Powerful HBO doc profiles provocative AIDS activist

Sign up for Weekday J and get the latest on what's happening in the Jewish Bay Area.

It wasn’t so long ago that gay men were vilified by American society at large. In the 1980s, when the AIDS epidemic surfaced, priests railed against gays, claiming the disease was God’s revenge for sinful lifestyle choices.

That, for the most part, has changed. HIV/AIDS is no longer the scourge it once was, and those with the virus  are living much longer. Many Americans support same-sex marriage, now legal in a number of states.

If there is one person responsible for this shift in mindset, it’s the outspoken activist, author and playwright Larry Kramer — the subject of a powerful new HBO documentary premiering Monday, June 29.

Larry Kramer photo/courtesy hbo

“Larry Kramer in Love and Anger” is accurately described as a “warts and all” biography of a passionate man who because of his take-no-prisoners attitude managed to alienate almost everyone — gays and straights alike — on both sides of every issue on which he took a stand. But as the film makes clear, were it not for his courage and confrontational style, many more lives would have been lost to the AIDS crisis of the ’80s.

Kramer was born in Connecticut in an unhappy Jewish home. His father constantly berated him, calling him a “sissy” and urging him to behave more like his athletic older brother. Kramer’s life became so untenable that while a student at Yale, he attempted suicide.

Early in his career, Kramer worked for Columbia Pictures. He was nominated for an Academy Award in 1969 for his screenplay of D. H. Lawrence’s “Women in Love,” and his musical adaptation of “Lost Paradise” was a financial success.

But Kramer felt movies weren’t the right platform in which to explore homosexual themes. After a brief and largely unsuccessful foray into theater, he wrote the novel “Faggots,” inspired by his experiences living on Fire Island, a summer haven for gays off the coast of Long Island, New York. The main character, Fred Lemish, loosely based on Kramer himself, was tired of the promiscuous gay lifestyle and was searching for love.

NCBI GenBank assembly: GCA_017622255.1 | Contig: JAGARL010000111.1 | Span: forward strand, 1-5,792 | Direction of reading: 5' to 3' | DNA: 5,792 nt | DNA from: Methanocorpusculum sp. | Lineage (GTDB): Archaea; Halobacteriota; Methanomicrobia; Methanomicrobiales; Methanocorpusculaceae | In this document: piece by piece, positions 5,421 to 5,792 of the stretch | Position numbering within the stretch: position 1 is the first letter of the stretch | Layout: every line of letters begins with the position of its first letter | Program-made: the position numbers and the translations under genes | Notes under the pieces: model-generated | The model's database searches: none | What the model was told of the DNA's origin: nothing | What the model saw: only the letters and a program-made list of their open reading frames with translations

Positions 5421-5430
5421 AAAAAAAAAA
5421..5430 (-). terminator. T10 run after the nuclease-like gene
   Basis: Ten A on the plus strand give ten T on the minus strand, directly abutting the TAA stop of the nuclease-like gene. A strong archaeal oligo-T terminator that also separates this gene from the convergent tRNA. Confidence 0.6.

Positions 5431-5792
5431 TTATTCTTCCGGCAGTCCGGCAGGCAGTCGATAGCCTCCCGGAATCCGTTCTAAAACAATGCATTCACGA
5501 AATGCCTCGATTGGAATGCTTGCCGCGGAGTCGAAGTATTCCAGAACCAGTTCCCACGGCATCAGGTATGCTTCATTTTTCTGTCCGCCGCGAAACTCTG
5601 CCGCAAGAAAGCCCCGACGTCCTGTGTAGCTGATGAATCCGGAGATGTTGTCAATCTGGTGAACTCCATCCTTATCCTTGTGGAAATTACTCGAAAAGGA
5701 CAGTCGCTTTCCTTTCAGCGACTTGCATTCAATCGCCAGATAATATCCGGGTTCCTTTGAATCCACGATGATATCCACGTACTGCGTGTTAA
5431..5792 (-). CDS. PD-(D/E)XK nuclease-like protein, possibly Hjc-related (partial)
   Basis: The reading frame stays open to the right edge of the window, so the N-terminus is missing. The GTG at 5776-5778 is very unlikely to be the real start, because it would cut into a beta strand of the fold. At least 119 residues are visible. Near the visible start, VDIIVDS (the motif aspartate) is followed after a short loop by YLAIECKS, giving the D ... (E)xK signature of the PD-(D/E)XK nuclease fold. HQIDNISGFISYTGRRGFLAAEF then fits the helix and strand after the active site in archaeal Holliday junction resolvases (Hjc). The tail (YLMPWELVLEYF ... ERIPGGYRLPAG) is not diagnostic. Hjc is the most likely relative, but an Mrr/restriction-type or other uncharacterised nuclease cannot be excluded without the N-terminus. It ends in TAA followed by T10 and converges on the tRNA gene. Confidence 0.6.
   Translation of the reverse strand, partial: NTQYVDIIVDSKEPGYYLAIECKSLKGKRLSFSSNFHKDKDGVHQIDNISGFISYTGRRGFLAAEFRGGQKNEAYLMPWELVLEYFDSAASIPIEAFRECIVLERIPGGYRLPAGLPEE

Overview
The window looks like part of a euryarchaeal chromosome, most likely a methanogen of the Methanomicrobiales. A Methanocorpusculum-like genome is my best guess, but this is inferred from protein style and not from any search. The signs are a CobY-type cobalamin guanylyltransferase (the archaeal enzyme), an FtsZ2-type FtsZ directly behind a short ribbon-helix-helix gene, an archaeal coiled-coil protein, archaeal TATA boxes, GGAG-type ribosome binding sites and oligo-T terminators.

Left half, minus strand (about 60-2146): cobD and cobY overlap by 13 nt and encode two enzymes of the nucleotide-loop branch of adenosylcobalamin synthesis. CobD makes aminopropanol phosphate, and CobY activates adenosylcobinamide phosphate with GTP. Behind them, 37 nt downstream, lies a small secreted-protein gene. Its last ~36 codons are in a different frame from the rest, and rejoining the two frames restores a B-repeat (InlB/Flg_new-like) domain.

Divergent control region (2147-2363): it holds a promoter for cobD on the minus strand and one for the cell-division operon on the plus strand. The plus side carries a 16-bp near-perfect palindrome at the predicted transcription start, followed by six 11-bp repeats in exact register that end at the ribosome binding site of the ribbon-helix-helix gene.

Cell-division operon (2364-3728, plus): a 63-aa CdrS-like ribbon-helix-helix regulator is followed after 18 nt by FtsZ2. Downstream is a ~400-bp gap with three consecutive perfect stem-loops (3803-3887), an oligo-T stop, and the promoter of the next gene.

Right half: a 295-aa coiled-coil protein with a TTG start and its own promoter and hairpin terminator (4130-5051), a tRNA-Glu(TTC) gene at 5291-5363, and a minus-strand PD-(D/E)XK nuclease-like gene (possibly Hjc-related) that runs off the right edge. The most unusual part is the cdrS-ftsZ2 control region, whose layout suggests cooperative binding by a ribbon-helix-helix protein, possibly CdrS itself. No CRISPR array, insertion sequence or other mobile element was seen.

The book was pilloried in the gay press, which claimed it painted a negative image of gays and their lifestyle.

In the early ‘80s, Kramer’s friends became sick. Many died of Kaposi’s sarcoma, a rare form of cancer that seemed to hit gay men. Formerly disabused of political activism, Kramer banded together with some influential gay men and formed the Gay Men’s Health Crisis, which became the largest organization providing assistance to men with HIV/AIDS.

It wasn’t a good fit.  Kramer was far more strident than his fellow GMHC board members, calling out politicians and bureaucrats for not doing more to find a cure.  His sometimes over-the-top militancy created a schism with other GMHC leaders. When Kramer wasn’t invited to a meeting with New York Mayor Ed Koch — one of his frequent targets — he threatened to quit. His resignation was accepted.

Frustrated, he fled to Europe, where he visited Dachau concentration camp. Like many Jewish men of his generation, Kramer was impacted by the Holocaust and believed he was witnessing a Holocaust against gays.

Deeply moved, he settled in London and wrote the first draft of what became “The Normal Heart,” a largely autobiographical play in which Kramer rages against the straight establishment and gay leaders for their passivity.

The play, about subjects swept under the carpet at the time, was brilliant, moving and brave. It had a lengthy run off-Broadway, followed by numerous productions around the world, a recent Broadway revival and a 2014 HBO film that won an Emmy.

But progress in the real world remained slow. In 1987, Kramer was part of a group that formed ACT UP (Aids Coalition to Unleash Power), which used civil disobedience as a tool to roust naysayers out of their slumber. Yet even here, Kramer’s confrontational style stood out, as the documentary shows.

Many scenes toward the end of the film were shot in 2013 and depict a frail Kramer, hospitalized with complications from liver damage. (Kramer was diagnosed as HIV positive in 1988 and was the recipient of a liver transplant.) At his hospital-bed wedding to longtime companion David Webster in 2013, Kramer was too weak to say “I do.”

Filmmaker Jean Carlomusto paints a portrait of a provocateur who would not let anyone or anything stand in his way.

“Larry Kramer in Love and Anger” premieres at 9 p.m. Monday, June 29 on HBO

Curt Schleier
Curt Schleier

Curt Schleier is a freelance writer and author who covers business and the arts for a variety of publications. Follow him on Twitter at @tvsoundoff.